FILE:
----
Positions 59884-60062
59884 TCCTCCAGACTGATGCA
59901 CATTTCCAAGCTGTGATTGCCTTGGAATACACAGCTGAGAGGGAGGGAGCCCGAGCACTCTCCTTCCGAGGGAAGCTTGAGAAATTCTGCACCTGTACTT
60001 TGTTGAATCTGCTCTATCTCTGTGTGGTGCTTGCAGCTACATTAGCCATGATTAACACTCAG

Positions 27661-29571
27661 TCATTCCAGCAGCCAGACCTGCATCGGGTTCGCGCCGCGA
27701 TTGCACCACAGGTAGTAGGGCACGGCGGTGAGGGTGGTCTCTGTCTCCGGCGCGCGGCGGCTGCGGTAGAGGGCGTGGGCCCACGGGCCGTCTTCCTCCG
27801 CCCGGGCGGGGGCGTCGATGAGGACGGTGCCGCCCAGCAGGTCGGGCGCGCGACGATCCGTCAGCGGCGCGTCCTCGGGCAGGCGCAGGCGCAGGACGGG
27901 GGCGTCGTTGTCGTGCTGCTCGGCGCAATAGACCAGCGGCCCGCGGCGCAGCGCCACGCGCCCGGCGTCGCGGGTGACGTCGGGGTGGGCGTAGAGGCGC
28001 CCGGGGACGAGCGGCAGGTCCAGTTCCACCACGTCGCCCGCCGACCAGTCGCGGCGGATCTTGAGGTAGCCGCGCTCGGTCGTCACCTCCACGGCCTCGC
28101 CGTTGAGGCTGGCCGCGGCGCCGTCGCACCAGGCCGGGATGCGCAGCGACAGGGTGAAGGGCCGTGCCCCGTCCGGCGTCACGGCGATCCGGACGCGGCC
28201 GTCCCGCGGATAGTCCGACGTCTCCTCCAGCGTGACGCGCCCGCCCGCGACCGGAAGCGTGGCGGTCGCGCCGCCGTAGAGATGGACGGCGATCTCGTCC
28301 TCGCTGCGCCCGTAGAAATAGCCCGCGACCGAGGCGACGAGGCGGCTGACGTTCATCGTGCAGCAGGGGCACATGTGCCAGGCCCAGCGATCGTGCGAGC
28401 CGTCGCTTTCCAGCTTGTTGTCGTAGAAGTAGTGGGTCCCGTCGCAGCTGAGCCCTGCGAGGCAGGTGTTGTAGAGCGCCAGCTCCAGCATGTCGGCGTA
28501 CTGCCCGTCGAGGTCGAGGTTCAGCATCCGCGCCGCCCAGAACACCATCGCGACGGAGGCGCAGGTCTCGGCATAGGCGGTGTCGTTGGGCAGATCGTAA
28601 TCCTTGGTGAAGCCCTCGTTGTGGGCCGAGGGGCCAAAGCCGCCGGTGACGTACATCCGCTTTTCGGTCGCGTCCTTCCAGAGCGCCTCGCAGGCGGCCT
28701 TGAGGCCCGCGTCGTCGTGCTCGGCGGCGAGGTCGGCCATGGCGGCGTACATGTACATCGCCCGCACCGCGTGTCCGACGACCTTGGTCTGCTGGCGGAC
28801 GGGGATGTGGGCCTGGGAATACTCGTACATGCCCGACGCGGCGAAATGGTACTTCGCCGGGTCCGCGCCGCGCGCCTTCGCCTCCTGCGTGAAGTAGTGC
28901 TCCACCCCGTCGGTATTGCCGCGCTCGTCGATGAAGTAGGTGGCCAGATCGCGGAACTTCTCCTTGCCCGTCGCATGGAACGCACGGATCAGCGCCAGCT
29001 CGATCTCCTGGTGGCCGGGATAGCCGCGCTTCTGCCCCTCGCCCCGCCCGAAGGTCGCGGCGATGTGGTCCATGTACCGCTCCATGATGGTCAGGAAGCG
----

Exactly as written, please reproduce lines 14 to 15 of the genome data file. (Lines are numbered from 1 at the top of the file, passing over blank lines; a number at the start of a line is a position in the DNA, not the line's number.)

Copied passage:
28401 CGTCGCTTTCCAGCTTGTTGTCGTAGAAGTAGTGGGTCCCGTCGCAGCTGAGCCCTGCGAGGCAGGTGTTGTAGAGCGCCAGCTCCAGCATGTCGGCGTA
28501 CTGCCCGTCGAGGTCGAGGTTCAGCATCCGCGCCGCCCAGAACACCATCGCGACGGAGGCGCAGGTCTCGGCATAGGCGGTGTCGTTGGGCAGATCGTAA